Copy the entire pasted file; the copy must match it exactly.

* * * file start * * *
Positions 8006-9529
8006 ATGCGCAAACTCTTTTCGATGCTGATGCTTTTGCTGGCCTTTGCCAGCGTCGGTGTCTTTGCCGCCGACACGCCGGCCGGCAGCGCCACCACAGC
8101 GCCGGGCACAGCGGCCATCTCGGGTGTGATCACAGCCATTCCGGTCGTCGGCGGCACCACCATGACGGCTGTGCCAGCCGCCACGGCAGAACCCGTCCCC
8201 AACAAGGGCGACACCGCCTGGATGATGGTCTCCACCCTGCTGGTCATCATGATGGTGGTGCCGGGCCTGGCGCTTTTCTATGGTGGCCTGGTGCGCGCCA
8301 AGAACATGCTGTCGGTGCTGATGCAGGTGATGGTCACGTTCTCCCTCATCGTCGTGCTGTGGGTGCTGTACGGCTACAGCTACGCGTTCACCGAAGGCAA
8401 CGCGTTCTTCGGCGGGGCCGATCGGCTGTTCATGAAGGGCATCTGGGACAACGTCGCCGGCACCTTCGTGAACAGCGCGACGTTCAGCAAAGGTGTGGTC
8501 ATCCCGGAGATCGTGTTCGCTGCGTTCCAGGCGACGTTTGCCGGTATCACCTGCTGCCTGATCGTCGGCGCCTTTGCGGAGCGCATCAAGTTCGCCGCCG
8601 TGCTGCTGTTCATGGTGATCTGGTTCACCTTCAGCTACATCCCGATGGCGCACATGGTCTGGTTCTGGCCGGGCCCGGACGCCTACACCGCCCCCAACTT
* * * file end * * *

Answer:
Positions 8006-9529
8006 ATGCGCAAACTCTTTTCGATGCTGATGCTTTTGCTGGCCTTTGCCAGCGTCGGTGTCTTTGCCGCCGACACGCCGGCCGGCAGCGCCACCACAGC
8101 GCCGGGCACAGCGGCCATCTCGGGTGTGATCACAGCCATTCCGGTCGTCGGCGGCACCACCATGACGGCTGTGCCAGCCGCCACGGCAGAACCCGTCCCC
8201 AACAAGGGCGACACCGCCTGGATGATGGTCTCCACCCTGCTGGTCATCATGATGGTGGTGCCGGGCCTGGCGCTTTTCTATGGTGGCCTGGTGCGCGCCA
8301 AGAACATGCTGTCGGTGCTGATGCAGGTGATGGTCACGTTCTCCCTCATCGTCGTGCTGTGGGTGCTGTACGGCTACAGCTACGCGTTCACCGAAGGCAA
8401 CGCGTTCTTCGGCGGGGCCGATCGGCTGTTCATGAAGGGCATCTGGGACAACGTCGCCGGCACCTTCGTGAACAGCGCGACGTTCAGCAAAGGTGTGGTC
8501 ATCCCGGAGATCGTGTTCGCTGCGTTCCAGGCGACGTTTGCCGGTATCACCTGCTGCCTGATCGTCGGCGCCTTTGCGGAGCGCATCAAGTTCGCCGCCG
8601 TGCTGCTGTTCATGGTGATCTGGTTCACCTTCAGCTACATCCCGATGGCGCACATGGTCTGGTTCTGGCCGGGCCCGGACGCCTACACCGCCCCCAACTT